In this study, information on leisure-time physical activity was based on the following question in the self-administered questionnaire: If you should state your LEISURE TIME PHYSICAL ACTIVITY including transport to and from work during the last year, in which group do you think you should be placed (one answer only)? The four possible answers were ‘Almost entirely inactive or light physical activity less than 2 hours per week’; ‘Light physical activity for 2–4 h per week’; ‘Light physical activity for more than 4 hours per week or more vigorous physical activity for 2–4 h per week’; and ‘More vigorous physical activity for more than 4 hours per week or regular heavy exercise or competitive sports several times per week’. This measure of physical activity has proven to be predictive in mortality, cancer and coronary heart disease (Schnohr et al., 2005, 2006; Schnohr, 2009). In the analyses, the first category was defined as a sedentary level of leisure-time physical activity, the second as a low level, and due to few respondents in the fourth category, the third and fourth categories were combined into one, defined as a moderate/high level of leisure-time physical activity.

Occupational physical activity was in the same way grouped into three categories: sedentary level, low level and moderate/high level. Both leisure-time and occupational physical activity was measured in all four examinations of the CCHS. The focus of the present paper is the relation between leisure-time physical activity and development of AUD and not a combined measure of leisure-time and occupational physical activity. Furthermore a combined measure would be difficult to interpret.

Follow-up

Information on AUD after inclusion was obtained by record linkage to three different registers using the unique person identification number: the National Patient Registry, the Danish Psychiatric Central Research Register and the Winalco database.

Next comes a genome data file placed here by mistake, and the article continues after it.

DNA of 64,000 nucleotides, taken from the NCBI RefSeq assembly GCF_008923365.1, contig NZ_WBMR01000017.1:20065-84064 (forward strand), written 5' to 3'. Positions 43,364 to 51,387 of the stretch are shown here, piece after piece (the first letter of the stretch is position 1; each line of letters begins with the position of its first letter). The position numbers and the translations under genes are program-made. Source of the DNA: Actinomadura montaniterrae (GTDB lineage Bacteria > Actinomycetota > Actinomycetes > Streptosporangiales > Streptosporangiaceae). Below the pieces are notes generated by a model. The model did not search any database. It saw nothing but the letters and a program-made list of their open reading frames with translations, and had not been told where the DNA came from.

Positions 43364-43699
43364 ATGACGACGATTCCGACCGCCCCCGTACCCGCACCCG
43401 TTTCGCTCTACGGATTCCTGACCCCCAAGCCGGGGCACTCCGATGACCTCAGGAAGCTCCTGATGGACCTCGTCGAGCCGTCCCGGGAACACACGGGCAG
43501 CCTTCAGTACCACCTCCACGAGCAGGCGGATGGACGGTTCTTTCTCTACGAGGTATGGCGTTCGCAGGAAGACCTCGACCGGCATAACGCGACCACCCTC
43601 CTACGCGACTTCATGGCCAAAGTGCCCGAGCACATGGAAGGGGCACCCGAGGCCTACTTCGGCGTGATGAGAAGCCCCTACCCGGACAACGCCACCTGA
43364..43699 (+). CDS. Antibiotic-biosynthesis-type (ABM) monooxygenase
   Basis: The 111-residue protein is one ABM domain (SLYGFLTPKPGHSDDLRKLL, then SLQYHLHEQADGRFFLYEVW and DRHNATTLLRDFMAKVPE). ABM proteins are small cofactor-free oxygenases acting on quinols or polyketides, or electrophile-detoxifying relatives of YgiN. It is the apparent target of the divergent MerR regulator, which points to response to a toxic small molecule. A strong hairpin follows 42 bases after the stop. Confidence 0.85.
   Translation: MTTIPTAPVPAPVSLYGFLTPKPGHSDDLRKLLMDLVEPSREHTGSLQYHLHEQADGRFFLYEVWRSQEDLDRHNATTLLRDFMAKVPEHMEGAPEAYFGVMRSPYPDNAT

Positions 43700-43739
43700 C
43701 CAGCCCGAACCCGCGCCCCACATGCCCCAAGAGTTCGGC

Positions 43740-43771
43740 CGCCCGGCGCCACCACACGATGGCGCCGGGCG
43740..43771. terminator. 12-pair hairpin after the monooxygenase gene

The National Patient Registry contains records of all individuals admitted to a Danish hospital, including psychiatric hospitals, since 1976. Subjects were followed in this register until the end of the study period on 3 May 2011. The Danish Psychiatric Central Research Register contains records of all individuals admitted to a psychiatric hospital in Denmark since 1969, and the Winalco database contains records of all individuals who have been treated for AUD in an outpatient clinic for AUD covering the greater Copenhagen and Frederiksberg municipalities since 1954. More than 90% of these patients fulfill dependence criteria. As a supplement to the record linkage to the National Patient Registry, subjects were followed in the Danish Psychiatric Central Research Register until 11 February 2002, and in the Winalco database until 7 April 2009. Individuals who were given an ICD diagnosis of an AUD (ICD-8: 303.0–303.2 and 303.9; ICD-10: F10.1 and F10.2) in either of the two registers and individuals who were registered in the Winalco database were considered to have an AUD at the given time.

All participants were followed from the time of their first examination until first time diagnosed with AUD, death or emigration, or until the end of the study period (3 May 2011).

Covariates